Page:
Insider: Bremont Wright Flyer Limited Edition. While Not Fitted with an In-House Movement it is Still Quite Impressive.

Yesterday, we had the pleasure of meeting with Nick English and Michael Pearson from Bremont here in Chicago. After a strong wave of negative reactions from watch collectors regarding the Bremont calibre BWC/01 —the calibre that powers the just launched Bremont Wright Flyer Limited Edition and that was called an in-house movement on the press release we all watch publications received—, Nick English —co-founder of Bremont— spent some time explaining that while this movement is not an in-house movement it really feels in-house to them. Terminology and semantics aside, the newly launched Bremont Wright Flyer Limited Edition is a very nice watch. After doing our hands-on review of the watch yesterday, we bring you all these live pictures to show you why this watch —only 300 pieces in stainless steel available priced at $26,950 USD— could be worth the money.

Fitted with a beautifully finished 43 mm stainless steel tripartite case with a combination of highly polished areas, satin brushed finishing and a copper middle inlay on the case band, the new Bremont Wright Flyer stays true to the Bremont DNA and presents a timeless design inspired by the early pilot watches from the early 1900s.

This timepiece with its onion shaped crown, its black matte dial with ecru luminova Arabic numerals and red accents next to the chapter ring, subsidiary seconds at 9 o'clock, display case back and black alligator hand-sewn strap with pin buckle, make it a watch easy to wear and easy to coordinate with all types of outfits.

Now, opposed to what most watch aficionados say, we really think that the best part of this watch, lies on its back. While the new Bremont Calibre BWC/01 is not an in-house movement, how many watch companies have fitted their oscillating weights with a piece of history like this one?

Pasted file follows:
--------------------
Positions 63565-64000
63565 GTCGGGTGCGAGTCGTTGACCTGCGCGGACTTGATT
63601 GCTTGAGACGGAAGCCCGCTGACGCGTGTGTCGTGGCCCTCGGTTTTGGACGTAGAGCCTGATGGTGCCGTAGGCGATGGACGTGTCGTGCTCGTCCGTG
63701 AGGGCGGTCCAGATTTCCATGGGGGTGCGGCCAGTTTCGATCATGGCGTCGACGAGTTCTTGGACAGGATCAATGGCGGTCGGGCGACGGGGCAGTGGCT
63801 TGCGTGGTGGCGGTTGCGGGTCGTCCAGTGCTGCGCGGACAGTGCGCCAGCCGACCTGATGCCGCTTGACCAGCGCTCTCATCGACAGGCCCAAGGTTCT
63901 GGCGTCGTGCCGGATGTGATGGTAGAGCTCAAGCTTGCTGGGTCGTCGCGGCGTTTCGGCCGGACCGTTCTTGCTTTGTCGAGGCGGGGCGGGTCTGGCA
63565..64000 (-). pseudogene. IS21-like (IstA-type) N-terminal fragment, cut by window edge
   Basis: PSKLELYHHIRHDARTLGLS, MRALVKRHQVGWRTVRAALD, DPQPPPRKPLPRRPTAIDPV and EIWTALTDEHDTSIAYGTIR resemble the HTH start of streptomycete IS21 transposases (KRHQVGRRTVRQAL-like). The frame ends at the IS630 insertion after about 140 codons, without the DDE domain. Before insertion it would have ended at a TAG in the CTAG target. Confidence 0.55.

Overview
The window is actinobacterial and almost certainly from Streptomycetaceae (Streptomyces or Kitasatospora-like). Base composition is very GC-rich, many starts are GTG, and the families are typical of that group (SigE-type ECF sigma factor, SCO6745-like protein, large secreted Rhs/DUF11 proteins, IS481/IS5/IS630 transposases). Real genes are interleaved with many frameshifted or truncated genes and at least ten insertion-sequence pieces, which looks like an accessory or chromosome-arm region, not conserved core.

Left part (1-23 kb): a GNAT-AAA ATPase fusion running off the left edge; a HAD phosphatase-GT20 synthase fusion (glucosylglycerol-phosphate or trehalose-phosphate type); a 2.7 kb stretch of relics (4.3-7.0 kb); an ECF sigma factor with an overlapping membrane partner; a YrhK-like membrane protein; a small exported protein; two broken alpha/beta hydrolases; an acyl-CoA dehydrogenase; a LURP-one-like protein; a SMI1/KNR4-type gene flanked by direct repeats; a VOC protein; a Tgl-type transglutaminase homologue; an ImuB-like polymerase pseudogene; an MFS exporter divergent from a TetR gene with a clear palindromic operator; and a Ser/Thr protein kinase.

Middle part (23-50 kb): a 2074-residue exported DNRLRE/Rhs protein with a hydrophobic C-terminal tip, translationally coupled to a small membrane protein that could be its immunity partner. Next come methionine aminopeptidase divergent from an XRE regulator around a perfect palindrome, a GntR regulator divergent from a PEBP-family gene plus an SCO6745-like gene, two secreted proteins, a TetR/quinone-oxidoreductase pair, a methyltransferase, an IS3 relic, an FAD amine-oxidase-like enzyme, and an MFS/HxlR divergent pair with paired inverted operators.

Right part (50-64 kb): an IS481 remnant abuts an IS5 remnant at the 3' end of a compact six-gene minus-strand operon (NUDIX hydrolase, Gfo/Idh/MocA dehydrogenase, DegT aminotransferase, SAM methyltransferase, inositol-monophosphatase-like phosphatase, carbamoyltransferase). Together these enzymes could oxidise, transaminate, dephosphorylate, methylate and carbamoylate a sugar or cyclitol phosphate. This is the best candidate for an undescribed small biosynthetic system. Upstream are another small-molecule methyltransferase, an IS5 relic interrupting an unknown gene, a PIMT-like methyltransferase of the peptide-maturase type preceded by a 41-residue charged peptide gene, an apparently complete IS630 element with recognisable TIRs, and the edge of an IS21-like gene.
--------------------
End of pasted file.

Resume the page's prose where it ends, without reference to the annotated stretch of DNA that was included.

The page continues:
Well, the Bremont Wright Flyer features a piece of muslin that comes straight from the first aircraft piloted by Orville and Wilbur Wright that marked the birth of aviation and powered flights on December 17, 1903. This automatic calibre, while it is not an in-house movement, it features 25 jewels, Glucydur balance, a hairspring adjusted via a micro-metric screw and it provides a power reserve of 50 hours. The calibre is beautifully finished and the rotor with its propeller shape on the top —including Wilbur and Orville's initials— and its Wright Flyer aircraft muslin on its rotor, is a real treat to the eyes. In our opinion, a true collector's piece and a piece of history on the wrist.

On the wrist, the watch wears true to its size and very comfortably. For those of you that decide to get this timepiece be prepared to wow others with a piece of history on the wrist. While we feel that controversy is good, we think media sensationalism is just despicable and that's why we like to call a spade a spade. After reviewing this watch, we can say that the watch is very nice but the price tag is quite steep. Here more than anything, you are paying for a very small piece of history. Now, if that piece of muslin wasn't part of the watch, this would be a very different story. Kudos to Bremont on this beautiful timepiece.

Sticker Price $26,950 USD for Stainless Steel. For more info on Bremont click here.